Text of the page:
Chase Wire Transfer System Tailored to Middle Market

A unit of Chase Manhattan Bank has developed a wire transfer system aimed at banks with small and midsize corporate customers.

TX/Wireplus is a multicurrency wire transfer system developed and marketed by Chase Access Services Inc., based in Lexington, Mass.

Chase is testing the system at five regional and foreign banks, according to James H. Logan, director of sales and marketing for Chase Access Services. He declined to name the banks involved.

The system is expected to be generally available by mid-November.

Untapped Market

As competition among cash management providers for large corporations' business heats up, banks are moving to offer these systems to middle-market companies - those with annual revenues of $50 million to $500 million.

Small and medium-size companies are "clearly an area that has been identified by banks as a market segment that has not been aggressively attended to," said George Rusznak, head of banking technology at the Los Angeles consulting firm CSC/Index.

A recent study by Ernst & Young found that the middle market contributed 37% of cash management revenues in 1990, up from 35% in 1989; large corporations accounted for 44% of revenues in 1990, down from 47% in 1989.

The new Chase system is aimed at small to medium-size corporations with global businesses. "We're finding a lot of activity in banks across the country from their international departments," said Mr. Logan.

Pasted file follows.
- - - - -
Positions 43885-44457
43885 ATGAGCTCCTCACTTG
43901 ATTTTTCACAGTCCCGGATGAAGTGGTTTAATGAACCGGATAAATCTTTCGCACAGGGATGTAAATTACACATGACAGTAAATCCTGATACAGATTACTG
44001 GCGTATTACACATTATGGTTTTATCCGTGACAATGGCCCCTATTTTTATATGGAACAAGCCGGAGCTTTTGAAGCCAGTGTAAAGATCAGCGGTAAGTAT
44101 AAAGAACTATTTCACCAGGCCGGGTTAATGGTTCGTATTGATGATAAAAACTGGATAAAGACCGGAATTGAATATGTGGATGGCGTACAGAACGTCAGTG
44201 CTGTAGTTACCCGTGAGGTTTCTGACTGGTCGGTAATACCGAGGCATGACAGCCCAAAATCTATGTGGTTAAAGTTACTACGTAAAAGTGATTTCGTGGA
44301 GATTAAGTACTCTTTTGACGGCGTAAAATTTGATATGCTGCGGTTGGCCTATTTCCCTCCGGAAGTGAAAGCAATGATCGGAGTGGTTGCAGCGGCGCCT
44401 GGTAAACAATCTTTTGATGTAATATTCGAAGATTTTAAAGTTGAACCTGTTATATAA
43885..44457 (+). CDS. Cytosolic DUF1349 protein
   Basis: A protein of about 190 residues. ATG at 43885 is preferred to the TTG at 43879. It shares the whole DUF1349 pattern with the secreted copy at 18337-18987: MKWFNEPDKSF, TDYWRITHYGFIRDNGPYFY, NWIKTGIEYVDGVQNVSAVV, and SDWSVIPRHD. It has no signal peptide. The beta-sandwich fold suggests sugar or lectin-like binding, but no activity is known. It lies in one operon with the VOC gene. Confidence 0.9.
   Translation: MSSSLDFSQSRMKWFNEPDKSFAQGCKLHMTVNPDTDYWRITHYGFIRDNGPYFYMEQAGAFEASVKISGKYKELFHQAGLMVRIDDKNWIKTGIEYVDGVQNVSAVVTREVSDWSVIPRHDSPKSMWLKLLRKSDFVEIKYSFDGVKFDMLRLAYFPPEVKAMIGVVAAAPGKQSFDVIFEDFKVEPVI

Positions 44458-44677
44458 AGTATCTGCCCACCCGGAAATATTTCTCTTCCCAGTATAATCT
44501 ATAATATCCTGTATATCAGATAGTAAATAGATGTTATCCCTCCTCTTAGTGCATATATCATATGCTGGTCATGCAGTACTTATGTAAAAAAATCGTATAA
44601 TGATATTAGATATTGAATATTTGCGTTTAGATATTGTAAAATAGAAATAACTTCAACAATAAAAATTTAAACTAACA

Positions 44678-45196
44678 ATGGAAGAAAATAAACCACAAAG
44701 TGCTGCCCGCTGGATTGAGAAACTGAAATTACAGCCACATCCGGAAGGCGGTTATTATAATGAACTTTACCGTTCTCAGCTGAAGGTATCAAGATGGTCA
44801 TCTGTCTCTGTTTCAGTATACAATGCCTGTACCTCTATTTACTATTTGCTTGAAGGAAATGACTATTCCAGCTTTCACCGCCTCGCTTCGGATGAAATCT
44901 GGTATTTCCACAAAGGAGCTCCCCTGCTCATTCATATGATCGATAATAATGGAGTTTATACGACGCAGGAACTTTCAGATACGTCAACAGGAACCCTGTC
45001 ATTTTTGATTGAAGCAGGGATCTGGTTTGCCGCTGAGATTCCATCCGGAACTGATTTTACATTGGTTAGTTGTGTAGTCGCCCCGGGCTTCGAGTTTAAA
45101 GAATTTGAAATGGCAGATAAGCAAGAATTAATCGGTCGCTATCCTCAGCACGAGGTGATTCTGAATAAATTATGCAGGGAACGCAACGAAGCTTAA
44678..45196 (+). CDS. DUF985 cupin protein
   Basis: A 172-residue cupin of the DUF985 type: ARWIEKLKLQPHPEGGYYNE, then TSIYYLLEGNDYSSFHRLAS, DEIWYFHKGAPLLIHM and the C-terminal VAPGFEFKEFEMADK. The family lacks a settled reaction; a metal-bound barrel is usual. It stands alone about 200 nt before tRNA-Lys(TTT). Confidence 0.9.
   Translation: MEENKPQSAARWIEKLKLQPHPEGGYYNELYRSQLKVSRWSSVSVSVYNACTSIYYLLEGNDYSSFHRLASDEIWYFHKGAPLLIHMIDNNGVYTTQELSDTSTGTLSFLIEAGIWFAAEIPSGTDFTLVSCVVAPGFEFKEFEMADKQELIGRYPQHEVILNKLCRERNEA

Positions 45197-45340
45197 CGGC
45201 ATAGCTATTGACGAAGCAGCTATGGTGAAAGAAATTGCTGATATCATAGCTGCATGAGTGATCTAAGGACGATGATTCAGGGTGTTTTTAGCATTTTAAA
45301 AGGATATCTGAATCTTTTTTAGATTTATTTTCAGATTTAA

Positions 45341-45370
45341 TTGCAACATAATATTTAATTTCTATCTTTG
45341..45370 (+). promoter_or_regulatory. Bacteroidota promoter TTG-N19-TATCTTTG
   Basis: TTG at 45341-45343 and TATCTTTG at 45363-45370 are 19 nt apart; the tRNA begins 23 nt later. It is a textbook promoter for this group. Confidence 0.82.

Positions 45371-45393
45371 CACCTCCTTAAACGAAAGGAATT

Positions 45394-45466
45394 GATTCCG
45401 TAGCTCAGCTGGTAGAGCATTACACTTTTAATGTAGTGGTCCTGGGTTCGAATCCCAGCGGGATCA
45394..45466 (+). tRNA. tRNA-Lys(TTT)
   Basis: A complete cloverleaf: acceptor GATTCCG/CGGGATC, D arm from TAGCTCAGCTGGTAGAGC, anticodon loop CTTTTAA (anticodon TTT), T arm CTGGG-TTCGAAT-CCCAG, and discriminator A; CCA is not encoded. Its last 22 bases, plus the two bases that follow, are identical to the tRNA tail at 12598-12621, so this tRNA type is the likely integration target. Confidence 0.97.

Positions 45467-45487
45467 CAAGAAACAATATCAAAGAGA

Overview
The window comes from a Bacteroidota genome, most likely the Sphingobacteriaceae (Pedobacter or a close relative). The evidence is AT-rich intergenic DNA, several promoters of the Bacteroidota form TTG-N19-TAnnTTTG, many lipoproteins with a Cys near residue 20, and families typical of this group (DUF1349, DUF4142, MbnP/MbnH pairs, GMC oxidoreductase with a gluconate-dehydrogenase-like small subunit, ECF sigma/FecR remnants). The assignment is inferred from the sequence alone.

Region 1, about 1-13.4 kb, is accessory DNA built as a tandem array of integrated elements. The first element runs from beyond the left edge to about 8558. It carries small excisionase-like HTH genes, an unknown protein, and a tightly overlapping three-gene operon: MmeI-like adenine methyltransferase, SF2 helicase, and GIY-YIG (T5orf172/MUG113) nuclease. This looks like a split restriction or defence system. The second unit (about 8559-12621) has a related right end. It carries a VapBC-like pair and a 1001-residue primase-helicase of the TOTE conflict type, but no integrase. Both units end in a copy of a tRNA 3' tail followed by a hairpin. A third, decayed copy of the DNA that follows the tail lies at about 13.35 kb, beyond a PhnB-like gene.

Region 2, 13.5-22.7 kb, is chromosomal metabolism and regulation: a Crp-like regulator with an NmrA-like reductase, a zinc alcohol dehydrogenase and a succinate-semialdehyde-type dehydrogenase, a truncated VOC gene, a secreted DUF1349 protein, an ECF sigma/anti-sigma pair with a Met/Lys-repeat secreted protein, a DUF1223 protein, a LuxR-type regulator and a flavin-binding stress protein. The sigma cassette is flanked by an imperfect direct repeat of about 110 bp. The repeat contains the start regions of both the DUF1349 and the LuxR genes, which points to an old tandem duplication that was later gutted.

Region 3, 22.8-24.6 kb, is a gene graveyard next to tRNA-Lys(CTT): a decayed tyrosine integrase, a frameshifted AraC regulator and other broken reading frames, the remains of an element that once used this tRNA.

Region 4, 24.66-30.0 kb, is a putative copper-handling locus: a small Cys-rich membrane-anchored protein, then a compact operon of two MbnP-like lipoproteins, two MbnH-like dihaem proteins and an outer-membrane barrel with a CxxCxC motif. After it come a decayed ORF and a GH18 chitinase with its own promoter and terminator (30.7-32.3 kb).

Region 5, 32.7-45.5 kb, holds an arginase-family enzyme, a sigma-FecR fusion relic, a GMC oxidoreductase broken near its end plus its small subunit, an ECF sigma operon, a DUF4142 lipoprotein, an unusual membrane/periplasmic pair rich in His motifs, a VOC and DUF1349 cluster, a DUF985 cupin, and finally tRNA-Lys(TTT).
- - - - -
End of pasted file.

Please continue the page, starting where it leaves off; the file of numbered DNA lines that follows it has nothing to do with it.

Enhanced Data Security

Chase said the TX/Wireplus system enables banks to comply with UCC Article 4A, adopted in January, which addresses legal liability in funds transfers. The system provides end-to-end message authentication, which offers a relatively high level of data security between a customer and the bank's money transfer system.

"Many larger banks can do end-to-end authentication for larger corporations," said Mr. Logan. "This enables a bank to offer this capability to a larger range of customers."

The Chase system is marketed to banks, which in turn sell to their customers. Corporations send payments instructions on a personal computer. The transaction is then sent to a Chase Access mainframe, where the sender's message is verified. Chase then sends the transaction to the bank. The system interfaces with existing money transfer systems that initiate the transaction on the Swift, Fed Wire, of Chips network.

Traditionally, banks take these instructions from corporate clients over the telephone or at a bank branch. Mr. Logan said the new system is easy to use, with customers performing a variety of funds transactions - entry, approvals, and releases - from a single screen.

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